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'Loving Day' marks 48th anniversary of legal interracial marriage

The Supreme Court is often maligned, but the case could be made that the nation's highest court embodies what is best about America.

Young people may find this hard to believe, but 48 years ago it was illegal, in many states (including Georgia), for blacks and whites to marry or even live together. But, on June 12, 1967, the Supreme Court overturned all "anti-miscegenation laws" in the U.S.

The aptly named Mildred and Richard Loving in 1967.

Curiously, justices used the words of a slave-owning white plantation owner -- the 'Father of the Constitution' -- to make their ruling.

The Supreme Court decision probably didn't sit well with the Virginia judge who, in 1958, sentenced Mildred and Richard Loving to a year in prison for their forbidden marriage.

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"Almighty God created the races white, black, yellow, malay and red, and he placed them on separate continents. ... The fact that he separated the races shows that he did not intend for the races to mix," said racist Judge Leon M. Bazile, who offered to suspend the sentence if the couple left Virginia for 25 years.

Instead of prison, they chose to live in nearby Washington, D.C., but a few years later were arrested again in Virginia for traveling in the same car.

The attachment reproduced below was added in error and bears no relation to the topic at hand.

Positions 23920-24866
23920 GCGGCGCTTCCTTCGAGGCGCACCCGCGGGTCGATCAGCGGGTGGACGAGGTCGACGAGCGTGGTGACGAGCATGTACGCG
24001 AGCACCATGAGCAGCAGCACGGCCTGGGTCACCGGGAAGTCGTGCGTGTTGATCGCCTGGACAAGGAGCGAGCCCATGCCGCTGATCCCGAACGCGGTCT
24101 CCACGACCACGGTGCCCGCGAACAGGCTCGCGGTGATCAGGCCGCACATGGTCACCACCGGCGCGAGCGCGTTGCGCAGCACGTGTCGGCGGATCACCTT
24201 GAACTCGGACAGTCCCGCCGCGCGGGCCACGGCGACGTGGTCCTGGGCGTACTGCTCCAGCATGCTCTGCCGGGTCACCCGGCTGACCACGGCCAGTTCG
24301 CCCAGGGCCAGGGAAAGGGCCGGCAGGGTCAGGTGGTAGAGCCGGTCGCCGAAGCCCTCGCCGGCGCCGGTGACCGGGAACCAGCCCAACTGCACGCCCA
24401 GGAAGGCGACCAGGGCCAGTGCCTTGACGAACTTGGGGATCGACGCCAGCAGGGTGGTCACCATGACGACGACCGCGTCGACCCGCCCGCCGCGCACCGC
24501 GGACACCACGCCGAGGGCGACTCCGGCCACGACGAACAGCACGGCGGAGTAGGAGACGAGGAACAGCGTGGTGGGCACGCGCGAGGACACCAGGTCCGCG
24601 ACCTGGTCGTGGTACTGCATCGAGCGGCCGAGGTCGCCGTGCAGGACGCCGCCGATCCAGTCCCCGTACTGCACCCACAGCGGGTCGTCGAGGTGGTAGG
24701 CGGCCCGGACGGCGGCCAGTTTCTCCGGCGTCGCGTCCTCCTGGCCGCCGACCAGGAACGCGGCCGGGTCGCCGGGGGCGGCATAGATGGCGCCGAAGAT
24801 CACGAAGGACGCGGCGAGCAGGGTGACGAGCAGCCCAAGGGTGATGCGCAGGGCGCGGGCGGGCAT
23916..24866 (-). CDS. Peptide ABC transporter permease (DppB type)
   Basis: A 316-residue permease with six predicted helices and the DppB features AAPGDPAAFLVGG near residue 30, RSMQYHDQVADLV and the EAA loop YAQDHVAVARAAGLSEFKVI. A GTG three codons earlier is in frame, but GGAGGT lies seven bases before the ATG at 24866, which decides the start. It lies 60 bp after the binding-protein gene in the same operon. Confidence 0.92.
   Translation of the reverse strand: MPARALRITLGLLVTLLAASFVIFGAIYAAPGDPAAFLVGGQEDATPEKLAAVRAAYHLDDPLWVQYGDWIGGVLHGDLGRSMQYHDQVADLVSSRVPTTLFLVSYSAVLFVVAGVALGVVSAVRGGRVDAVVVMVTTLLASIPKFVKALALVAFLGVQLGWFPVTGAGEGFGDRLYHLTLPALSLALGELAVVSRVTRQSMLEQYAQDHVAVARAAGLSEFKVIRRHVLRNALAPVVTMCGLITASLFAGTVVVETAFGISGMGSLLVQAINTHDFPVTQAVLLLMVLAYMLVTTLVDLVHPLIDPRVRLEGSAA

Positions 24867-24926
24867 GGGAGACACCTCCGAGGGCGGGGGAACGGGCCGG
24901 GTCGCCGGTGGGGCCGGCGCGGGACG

Times have changed. Or have they?

In many ways, 1967's "Loving v. Virginia" decision presages the upcoming Supreme Court decision on gay marriage, which may strike down all state laws banning that particular form of love.

When that happens, politicians will claim the court is being an "activist judiciary" or somehow diminishing the role of Congress.

Recently, President Obama attempted to lecture the court on a pending Obamacare decision that might not go his way.

“Ultimately, I am confident that the Supreme Court will not take what would be an unprecedented, extraordinary step of overturning a law that was passed by a strong majority of a democratically elected Congress,” said Obama.

Obama, a legal scholar at one point, surely knows the primary function of the non-elected Supreme Court is to make decisions based on their interpretation of the Constitution. If a law is unconstitutional but passed by a "strong majority" of Congress and popular with the public -- it doesn't matter -- the Supreme Court is obligated to strike it down.

BTW, the Patient Protection and Affordable Care Act, passed the House in 2010 by a 219-212 vote, which I would not characterize as a "strong majority."

A recent poll says 55 percent of Americans don't approve of Obamacare, but 63 percent believe gay and lesbian couples have a constitutional right to marry.

Should the Supreme Court look at polls before making decisions?

Of course not.

In 1958, Mildred and Richard Loving didn't know it was illegal for a white man and black woman to get married in Virginia.

In the near future, a gay couple in Georgia may feel equally free.









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